A change is better than a rest

Susan was a Year 6 teacher. As well as her classroom responsibilities, she was the numeracy co-ordinator and special needs co-ordinator at her school in South West England.

She had a place on the senior management team and her eye on the next move, to deputy headship. Then she became pregnant with her first child.

Susan had originally planned to return to work at the end of her maternity leave, but her school was unwilling to consider the prospect of a job share. So she quit. Five years and another child later, Susan, 34, has gone back to the classroom, but this time as a supply teacher, working two or three days.

"It is working out perfectly. There are a couple of schools that are using me regularly, and I enjoy it," she says.

Susan says it was only after she left her full-time job that she started to feel she was getting her life back. "Before, nearly everything I did revolved around the classroom, and there was all the work I had to bring home. I was totally ambitious and wanted to do as well as I possibly could," she says.

"Now I have more time and energy, I can go to the gym rather than flake out in front of the TV, and I've got a bit of a social life."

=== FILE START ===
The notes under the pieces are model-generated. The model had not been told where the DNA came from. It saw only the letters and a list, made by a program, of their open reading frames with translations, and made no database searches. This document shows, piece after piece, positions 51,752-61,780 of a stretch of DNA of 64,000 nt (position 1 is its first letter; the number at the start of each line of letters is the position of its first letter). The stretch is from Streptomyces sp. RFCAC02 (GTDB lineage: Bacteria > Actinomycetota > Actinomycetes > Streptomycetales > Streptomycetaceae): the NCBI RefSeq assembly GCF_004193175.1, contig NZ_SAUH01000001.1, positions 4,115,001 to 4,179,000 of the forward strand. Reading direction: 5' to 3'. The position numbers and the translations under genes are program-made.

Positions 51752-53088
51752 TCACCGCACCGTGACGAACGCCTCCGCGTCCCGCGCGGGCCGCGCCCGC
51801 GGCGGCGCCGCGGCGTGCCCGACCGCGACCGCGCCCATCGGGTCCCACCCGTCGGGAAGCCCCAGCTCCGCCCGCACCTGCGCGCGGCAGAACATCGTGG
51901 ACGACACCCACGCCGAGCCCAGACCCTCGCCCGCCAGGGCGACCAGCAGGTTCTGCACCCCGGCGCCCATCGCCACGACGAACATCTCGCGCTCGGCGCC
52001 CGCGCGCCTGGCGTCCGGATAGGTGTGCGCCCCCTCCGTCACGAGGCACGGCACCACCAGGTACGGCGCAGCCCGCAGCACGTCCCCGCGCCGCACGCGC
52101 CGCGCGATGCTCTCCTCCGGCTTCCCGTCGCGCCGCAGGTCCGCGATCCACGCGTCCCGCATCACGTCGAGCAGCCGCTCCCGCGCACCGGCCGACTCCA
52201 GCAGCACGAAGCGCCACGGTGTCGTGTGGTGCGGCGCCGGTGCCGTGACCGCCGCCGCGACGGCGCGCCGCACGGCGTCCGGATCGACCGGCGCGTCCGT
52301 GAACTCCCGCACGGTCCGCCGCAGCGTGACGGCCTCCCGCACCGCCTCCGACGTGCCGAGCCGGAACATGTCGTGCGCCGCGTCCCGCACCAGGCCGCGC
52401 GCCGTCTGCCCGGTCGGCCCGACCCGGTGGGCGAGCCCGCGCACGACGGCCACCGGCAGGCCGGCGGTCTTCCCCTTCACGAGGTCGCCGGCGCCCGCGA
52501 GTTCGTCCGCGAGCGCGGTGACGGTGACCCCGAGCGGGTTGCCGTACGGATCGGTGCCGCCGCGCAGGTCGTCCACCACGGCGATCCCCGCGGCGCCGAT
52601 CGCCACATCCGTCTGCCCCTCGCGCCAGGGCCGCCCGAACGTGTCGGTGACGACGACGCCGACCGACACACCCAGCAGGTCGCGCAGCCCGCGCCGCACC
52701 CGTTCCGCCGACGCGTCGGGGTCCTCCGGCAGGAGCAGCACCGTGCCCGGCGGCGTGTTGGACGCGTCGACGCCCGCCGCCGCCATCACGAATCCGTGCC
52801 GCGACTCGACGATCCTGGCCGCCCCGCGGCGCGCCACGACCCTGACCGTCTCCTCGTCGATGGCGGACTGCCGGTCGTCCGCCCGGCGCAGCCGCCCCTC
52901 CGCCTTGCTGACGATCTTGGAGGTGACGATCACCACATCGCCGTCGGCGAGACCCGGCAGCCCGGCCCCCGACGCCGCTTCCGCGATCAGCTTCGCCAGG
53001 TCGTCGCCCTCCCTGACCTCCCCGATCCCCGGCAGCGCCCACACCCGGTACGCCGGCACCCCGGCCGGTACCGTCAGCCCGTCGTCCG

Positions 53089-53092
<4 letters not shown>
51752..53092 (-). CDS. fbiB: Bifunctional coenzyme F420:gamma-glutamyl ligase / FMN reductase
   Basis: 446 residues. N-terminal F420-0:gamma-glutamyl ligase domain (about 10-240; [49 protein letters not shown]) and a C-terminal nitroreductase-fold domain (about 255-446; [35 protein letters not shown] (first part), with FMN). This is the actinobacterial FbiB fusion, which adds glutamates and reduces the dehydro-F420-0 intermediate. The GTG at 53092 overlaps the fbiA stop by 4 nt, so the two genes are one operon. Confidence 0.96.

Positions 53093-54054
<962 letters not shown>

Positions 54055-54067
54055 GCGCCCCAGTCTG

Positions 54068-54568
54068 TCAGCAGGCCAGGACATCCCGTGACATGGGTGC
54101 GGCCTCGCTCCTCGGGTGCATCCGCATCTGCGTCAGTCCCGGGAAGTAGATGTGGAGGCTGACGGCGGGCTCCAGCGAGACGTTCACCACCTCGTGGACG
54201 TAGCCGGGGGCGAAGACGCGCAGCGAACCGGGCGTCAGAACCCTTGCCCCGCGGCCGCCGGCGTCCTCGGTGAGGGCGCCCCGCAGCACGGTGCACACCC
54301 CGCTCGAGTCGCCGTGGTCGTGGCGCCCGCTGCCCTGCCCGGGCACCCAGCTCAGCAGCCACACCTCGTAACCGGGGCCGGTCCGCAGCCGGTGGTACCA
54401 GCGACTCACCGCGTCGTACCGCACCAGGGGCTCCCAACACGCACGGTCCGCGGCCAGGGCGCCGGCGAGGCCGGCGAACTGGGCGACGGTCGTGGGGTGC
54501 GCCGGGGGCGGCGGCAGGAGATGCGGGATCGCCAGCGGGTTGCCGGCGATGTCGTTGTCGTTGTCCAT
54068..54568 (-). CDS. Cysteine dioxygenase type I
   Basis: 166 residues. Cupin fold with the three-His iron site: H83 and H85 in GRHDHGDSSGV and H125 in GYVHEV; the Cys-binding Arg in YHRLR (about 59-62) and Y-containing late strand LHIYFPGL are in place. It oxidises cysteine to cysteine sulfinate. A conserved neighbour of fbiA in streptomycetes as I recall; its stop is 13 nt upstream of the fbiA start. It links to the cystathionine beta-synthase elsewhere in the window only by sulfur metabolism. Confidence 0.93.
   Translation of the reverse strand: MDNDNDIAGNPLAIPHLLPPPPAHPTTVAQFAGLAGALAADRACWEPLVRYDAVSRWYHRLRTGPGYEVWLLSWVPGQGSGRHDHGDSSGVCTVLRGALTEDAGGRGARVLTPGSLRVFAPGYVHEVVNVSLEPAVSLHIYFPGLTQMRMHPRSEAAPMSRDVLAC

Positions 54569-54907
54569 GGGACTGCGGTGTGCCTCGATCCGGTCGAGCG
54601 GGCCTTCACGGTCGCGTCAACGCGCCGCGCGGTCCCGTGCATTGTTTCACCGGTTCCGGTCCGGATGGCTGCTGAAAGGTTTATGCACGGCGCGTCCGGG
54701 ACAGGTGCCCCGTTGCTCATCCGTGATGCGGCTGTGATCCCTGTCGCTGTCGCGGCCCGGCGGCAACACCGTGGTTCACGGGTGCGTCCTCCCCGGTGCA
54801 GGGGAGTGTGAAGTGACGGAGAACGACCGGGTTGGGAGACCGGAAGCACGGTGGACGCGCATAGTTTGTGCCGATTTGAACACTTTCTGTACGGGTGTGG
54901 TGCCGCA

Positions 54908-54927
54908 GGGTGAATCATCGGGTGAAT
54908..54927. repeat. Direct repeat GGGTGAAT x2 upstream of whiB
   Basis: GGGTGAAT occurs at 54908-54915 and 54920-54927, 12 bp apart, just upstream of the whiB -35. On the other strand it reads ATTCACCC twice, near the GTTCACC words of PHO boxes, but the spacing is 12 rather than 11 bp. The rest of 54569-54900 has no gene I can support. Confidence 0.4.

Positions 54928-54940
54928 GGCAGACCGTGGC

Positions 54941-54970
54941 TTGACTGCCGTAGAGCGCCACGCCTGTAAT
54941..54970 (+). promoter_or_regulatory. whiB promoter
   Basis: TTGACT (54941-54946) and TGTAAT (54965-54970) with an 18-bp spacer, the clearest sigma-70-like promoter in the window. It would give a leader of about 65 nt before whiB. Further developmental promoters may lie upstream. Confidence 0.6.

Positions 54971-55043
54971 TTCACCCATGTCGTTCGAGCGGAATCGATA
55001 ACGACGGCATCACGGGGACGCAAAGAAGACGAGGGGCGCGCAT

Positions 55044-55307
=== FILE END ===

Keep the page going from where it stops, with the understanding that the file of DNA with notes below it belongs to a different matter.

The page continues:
She admits there are downsides. There were the early morning telephone calls when she first started supply, and she misses the social side of being a regular teacher. She also has to follow somebody else's work plans and get everything done in one day, although this also means there is no marking to take home.

Susan hasn't ruled out going back to full-time teaching, or even resuming her climb up the career ladder, but she doesn't regret her decision to take a step back. "At the moment this suits my lifestyle, and once you have got a family, that is your first priority," she says. "And I'm happy teaching rather than being snowed under with paperwork."

Philip was deputy head of a primary school in the North West. He has almost 30 years' teaching experience, the National Professional Qualification for Headship and had applied for headships.

But a full teaching timetable on top of his leadership role and administrative duties gradually became too much.

"I was getting up at 4am to do paperwork, and remember one time sitting in my caravan on holiday in Austria writing maths documents. I just cracked up," he says. Philip was signed off sick for stress and depression, but found his school unsympathetic. He resigned and last autumn started supply teaching. Although his confidence had been knocked by his previous experience, he is now working virtually full-time.

"I enjoy my life now," says Philip, 53. "The downside is there is no guarantee of work, and I miss the personal relationships with the staff and the pupils, but I have got my life back. Before, I was working early in the morning, late in the evening and every weekend.

"The reason I went into the job was to work with children. Now, I do that as conscientiously as I can and I'm home by 4.30pm."

Nick Morrison* Some names have been changed

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